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Concept# Stokes' theorem

Summary

Stokes' theorem, also known as the Kelvin–Stokes theorem after Lord Kelvin and George Stokes, the fundamental theorem for curls or simply the curl theorem, is a theorem in vector calculus on . Given a vector field, the theorem relates the integral of the curl of the vector field over some surface, to the line integral of the vector field around the boundary of the surface. The classical theorem of Stokes can be stated in one sentence: The line integral of a vector field over a loop is equal to the flux of its curl through the enclosed surface. It is illustrated in the figure, where the direction of positive circulation of the bounding contour ∂Σ, and the direction n of positive flux through the surface Σ, are related by a right-hand-rule. For the right hand the fingers circulate along ∂Σ and the thumb is directed along n.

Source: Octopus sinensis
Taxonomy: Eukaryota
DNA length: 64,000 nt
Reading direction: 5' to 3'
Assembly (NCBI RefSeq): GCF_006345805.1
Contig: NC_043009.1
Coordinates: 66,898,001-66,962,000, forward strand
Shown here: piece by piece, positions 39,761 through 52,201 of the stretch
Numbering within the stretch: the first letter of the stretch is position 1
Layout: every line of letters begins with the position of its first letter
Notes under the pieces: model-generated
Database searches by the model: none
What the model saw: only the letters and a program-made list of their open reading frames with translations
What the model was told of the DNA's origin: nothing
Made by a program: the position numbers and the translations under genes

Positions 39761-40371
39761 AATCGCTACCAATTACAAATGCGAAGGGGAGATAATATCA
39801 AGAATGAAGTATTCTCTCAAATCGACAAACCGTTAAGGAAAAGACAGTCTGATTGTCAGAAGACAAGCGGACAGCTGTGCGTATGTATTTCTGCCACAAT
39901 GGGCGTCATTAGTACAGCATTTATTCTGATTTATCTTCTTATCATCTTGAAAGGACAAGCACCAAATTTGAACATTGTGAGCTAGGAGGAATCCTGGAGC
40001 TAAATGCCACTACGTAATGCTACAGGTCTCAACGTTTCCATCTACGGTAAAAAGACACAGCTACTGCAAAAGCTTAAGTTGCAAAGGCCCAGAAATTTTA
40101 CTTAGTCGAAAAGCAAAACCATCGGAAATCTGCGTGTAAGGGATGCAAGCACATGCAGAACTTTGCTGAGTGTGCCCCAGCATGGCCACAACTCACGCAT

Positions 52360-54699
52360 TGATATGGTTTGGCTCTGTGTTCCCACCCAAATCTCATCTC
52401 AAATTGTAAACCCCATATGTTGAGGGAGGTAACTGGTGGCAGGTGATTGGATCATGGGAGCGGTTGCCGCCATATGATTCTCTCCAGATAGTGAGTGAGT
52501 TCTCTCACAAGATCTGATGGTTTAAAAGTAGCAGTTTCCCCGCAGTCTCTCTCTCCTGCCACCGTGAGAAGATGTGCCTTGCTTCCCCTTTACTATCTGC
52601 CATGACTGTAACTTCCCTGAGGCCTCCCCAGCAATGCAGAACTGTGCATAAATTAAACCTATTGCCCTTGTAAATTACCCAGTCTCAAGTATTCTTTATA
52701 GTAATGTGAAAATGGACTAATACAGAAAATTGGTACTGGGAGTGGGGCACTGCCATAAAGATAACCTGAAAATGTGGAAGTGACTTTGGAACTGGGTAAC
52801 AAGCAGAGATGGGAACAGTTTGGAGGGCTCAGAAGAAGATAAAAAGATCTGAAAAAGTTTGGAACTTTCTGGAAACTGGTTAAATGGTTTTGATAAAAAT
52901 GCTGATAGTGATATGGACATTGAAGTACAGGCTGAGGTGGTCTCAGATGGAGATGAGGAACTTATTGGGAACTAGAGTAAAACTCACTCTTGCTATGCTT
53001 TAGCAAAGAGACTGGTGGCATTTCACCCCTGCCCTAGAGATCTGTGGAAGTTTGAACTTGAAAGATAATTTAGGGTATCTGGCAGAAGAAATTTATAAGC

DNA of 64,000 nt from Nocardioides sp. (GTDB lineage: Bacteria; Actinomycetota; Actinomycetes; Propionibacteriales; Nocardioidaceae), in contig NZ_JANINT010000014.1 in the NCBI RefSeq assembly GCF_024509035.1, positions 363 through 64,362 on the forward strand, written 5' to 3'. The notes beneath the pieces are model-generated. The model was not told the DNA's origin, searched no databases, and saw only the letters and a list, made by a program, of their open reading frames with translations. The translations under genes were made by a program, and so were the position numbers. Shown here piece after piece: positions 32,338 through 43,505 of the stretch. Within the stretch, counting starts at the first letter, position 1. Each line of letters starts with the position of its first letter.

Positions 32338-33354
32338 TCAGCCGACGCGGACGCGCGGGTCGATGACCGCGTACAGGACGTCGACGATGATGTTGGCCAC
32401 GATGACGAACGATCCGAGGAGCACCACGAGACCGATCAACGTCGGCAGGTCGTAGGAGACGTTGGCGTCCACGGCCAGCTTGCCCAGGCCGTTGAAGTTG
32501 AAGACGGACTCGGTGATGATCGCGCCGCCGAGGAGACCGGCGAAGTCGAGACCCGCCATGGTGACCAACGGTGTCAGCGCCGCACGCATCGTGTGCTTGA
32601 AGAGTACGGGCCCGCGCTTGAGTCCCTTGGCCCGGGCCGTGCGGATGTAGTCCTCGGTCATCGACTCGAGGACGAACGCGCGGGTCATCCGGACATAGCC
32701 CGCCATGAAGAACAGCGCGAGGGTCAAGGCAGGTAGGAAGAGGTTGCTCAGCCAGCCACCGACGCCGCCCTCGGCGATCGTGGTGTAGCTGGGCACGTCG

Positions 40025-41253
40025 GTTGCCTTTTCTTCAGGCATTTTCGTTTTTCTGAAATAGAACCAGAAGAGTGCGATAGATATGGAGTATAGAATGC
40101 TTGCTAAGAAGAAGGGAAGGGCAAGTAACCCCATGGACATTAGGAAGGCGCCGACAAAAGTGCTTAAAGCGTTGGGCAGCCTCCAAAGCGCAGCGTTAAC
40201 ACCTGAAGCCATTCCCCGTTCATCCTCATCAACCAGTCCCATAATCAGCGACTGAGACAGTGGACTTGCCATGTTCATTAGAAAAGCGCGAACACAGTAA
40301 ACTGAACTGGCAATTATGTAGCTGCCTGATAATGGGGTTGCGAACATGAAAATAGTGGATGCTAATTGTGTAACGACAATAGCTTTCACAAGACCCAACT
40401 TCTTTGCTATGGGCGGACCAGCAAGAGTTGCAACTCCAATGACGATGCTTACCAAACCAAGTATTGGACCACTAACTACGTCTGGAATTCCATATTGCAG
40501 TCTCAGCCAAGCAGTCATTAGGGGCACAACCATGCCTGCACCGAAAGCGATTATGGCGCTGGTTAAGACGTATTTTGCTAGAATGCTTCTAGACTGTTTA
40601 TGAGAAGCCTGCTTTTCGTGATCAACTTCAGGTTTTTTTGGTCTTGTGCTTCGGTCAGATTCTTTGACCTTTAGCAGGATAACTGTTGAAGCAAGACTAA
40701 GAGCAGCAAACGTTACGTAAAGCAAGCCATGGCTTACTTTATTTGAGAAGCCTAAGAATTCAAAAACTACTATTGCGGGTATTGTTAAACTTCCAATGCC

Stokes' theorem is a special case of the generalized Stokes theorem. In particular, a vector field on can be considered as a 1-form in which case its curl is its exterior derivative, a 2-form.
Let be a smooth oriented surface in with boundary . If a vector field is defined and has continuous first order partial derivatives in a region containing , then
More explicitly, the equality says that
The main challenge in a precise statement of Stokes' theorem is in defining the notion of a boundary. Surfaces such as the Koch snowflake, for example, are well-known not to exhibit a Riemann-integrable boundary, and the notion of surface measure in Lebesgue theory cannot be defined for a non-Lipschitz surface. One (advanced) technique is to pass to a weak formulation and then apply the machinery of geometric measure theory; for that approach see the coarea formula. In this article, we instead use a more elementary definition, based on the fact that a boundary can be discerned for full-dimensional subsets of .
A more detailed statement will be given for subsequent discussions.
Let be a piecewise smooth Jordan plane curve. The Jordan curve theorem implies that divides into two components, a compact one and another that is non-compact.

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